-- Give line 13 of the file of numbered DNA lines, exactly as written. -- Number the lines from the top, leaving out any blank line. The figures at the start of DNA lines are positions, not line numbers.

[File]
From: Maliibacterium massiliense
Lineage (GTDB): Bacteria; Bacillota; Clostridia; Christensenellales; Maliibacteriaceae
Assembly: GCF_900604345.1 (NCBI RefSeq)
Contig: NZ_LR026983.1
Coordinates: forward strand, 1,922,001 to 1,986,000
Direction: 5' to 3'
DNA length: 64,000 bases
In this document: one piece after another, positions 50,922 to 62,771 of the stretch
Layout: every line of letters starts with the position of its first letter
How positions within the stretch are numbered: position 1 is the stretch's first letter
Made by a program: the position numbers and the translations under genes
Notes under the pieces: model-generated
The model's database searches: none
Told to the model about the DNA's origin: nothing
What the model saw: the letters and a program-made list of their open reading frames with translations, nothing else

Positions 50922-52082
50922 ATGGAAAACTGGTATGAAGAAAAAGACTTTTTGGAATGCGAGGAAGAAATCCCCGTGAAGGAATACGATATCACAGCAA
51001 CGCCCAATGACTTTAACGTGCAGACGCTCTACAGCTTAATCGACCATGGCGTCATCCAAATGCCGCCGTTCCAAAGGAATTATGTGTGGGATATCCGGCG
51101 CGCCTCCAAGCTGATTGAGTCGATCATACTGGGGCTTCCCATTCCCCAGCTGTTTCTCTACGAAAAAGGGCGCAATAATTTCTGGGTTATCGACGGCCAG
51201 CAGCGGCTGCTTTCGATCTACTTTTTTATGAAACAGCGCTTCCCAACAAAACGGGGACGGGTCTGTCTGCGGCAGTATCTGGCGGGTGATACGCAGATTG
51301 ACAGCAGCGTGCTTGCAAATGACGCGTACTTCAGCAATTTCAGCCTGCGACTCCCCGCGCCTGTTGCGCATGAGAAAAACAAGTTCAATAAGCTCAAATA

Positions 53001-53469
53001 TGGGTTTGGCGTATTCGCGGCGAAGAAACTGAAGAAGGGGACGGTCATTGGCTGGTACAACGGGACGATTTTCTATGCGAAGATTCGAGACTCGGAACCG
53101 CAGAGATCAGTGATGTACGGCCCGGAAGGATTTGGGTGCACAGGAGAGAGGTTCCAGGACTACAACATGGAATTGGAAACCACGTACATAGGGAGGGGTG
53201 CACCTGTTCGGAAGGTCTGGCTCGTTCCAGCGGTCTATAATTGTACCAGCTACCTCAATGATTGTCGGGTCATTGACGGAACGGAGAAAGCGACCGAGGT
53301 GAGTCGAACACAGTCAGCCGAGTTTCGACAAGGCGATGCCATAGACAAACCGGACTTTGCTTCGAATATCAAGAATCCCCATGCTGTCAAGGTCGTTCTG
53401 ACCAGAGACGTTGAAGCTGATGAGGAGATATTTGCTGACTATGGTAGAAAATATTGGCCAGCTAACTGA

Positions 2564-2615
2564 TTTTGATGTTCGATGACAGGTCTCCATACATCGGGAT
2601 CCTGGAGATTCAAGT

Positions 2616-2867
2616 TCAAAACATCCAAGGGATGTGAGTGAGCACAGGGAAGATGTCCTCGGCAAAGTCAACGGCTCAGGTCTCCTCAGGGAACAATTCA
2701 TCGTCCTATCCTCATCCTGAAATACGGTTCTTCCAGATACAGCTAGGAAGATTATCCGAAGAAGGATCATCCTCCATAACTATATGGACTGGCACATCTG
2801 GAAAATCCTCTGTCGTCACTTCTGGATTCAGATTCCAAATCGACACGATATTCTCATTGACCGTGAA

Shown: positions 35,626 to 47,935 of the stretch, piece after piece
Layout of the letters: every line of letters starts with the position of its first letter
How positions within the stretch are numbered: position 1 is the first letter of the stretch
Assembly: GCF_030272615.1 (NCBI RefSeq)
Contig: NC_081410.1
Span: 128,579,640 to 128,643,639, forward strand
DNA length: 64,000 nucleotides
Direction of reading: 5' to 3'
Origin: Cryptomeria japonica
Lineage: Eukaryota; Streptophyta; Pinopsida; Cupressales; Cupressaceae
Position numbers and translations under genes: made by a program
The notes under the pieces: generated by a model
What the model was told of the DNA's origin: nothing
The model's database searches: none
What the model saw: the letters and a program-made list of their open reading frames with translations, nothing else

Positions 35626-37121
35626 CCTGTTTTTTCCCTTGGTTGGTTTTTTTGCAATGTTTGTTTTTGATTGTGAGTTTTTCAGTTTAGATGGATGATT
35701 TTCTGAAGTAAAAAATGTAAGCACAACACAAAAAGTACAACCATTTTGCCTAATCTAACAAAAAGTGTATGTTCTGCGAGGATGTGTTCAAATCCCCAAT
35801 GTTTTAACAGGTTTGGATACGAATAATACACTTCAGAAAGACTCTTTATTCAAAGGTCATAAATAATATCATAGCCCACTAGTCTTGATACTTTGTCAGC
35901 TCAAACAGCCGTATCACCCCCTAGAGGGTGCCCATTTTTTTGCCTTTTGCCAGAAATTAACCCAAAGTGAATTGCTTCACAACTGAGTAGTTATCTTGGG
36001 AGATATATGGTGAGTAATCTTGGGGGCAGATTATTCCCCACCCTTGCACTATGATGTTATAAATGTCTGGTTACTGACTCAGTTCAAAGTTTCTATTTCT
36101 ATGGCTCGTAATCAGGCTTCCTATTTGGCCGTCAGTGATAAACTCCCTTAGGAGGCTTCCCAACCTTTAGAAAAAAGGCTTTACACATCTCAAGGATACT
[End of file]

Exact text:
The model's database searches: none